Monday, June 29, 2009


"Your blood flowed before your heart was formed." -- Stephen Harrod Buhner

Your blood
began moving
before your heart
was formed,

humming and buzzing
through your veins

until you heard
a rhythm
through the waters
of the womb

calling you
like a humpback whale
across oceans

and muscle
and nerve
came together
to form a magnetic drum

that set the iron
in an wild dervish dance.

Monday, June 22, 2009

Joy on Earth: Yarrow Divin-ation

"Sing, feast, dance, make music and love, all in My Presence, for Mine is the ecstasy of the spirit and Mine also is joy on earth."

-- The Charge of the Goddess

Three days of dancing barefoot in the rain on Harry's Hill and practicing the seat-of-the-pants art of holistic field medicine brought an undeniable ecstasy.

But a few days in the human world always leaves me hungry for time alone with wild plants.

So this afternoon, when the rain let up I put on my lined flannel shirt and set off to gather Yarrow.

Yarrow is one of the plants I use most frequently in treating clients. I love Yarrow's ability to help the body released trapped heat. I also love the way the plant has both analgesic and anti-spasmodic actions, making it a wonderful ally for those experiencing muscle cramps and spasms. Combined with the plant's ability to regulate the menstual flow, these qualities also make the Yarrow an excellent ally for women with menstrual cramps. And I frequently use Yarrow and Elder together to treat colds and flus.

But Yarrow fascinates me most as a psychotropic plant, bordering on the entheogenic. ("Entheogen" is an ethnobotanical term for plants that induce profound spiritual experiences, bringing out the divinity inherent in all things.) Maude Grieve noted in A Modern Herbal (the source of the illustration above) that Yarrow "was one of the herbs dedicated to the Evil One, in earlier days, being sometimes known as Devil's Nettle, Devil's Plaything, Bad Man's Plaything, and was used for divination in spells. "

These names were, of course, given to the plant by medieval and early modern Christians who were trying to seperate people from seeking out the direct experience of the wild divinity of the living Earth. Divination, after all, is also the process of revealing the presence of the divine in all things -- and the wilderness was the place where people traditionally went to align their human and divine natures. This posed an obvious threat to those who would insist that the consciousness of the divine could not be accessed without their intercession and that the presence of the divine could only be felt in their churches.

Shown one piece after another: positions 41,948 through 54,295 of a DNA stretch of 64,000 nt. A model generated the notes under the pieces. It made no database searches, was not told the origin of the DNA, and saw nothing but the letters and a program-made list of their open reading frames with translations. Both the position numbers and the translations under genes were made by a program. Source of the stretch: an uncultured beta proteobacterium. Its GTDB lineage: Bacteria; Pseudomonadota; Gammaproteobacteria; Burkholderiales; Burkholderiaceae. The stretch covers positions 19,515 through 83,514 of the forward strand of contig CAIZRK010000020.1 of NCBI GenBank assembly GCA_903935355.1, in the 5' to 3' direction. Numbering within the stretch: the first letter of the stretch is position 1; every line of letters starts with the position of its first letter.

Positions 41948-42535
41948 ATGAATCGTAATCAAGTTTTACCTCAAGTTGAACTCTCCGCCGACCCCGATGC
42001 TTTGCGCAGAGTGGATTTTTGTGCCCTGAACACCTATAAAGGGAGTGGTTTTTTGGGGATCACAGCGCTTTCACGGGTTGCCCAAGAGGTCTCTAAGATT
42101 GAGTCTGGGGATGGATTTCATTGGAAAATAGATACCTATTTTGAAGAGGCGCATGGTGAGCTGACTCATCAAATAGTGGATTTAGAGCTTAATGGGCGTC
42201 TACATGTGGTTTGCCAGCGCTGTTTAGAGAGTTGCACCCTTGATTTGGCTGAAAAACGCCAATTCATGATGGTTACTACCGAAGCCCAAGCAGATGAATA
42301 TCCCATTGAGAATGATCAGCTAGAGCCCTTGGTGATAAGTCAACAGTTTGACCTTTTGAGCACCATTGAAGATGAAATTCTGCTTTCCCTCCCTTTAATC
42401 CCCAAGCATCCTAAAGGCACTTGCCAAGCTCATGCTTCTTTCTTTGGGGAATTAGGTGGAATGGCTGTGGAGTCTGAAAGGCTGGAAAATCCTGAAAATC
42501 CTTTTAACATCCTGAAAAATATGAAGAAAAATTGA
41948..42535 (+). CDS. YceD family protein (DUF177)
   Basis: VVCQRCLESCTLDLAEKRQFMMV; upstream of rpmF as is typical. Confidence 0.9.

What was so dangerous to these people about Yarrow?

I got my first glimpse of the answer last summer during my vision quest in the Pemigiwassett wilderness. On the third day of fasting, a throbbing headache was keeping me from being fully present. Yarrow was the one analgesic herb I had in my pack, so I began taking it -- just a dropperful at first, but then several more over the course of the next two hours. I felt my senses heighten and warmth radiating throughout my body. When I stumbled from my tent to the edge of my circle of stones, the Usnea growing on a fallen Hemlock branch became illuminated and began to speak to me.

To be sure, fasting, solitude, and the magic of the Usnea himself played big roles in shaping that moment -- but Yarrow was an important part of the mix. And the presence of a thujone, hypnot cannabanoid compound in Yarrow provides a partial biochemical explanation of what I experienced -- but

Today, as I gathered Yarrow, I was tasting the blossoms and some of the young leaves to try to find the patches with the strongest medicine. I felt that familar warmth and heightening of my senses. Though it was cloudy and it was late afternoon everything brightened.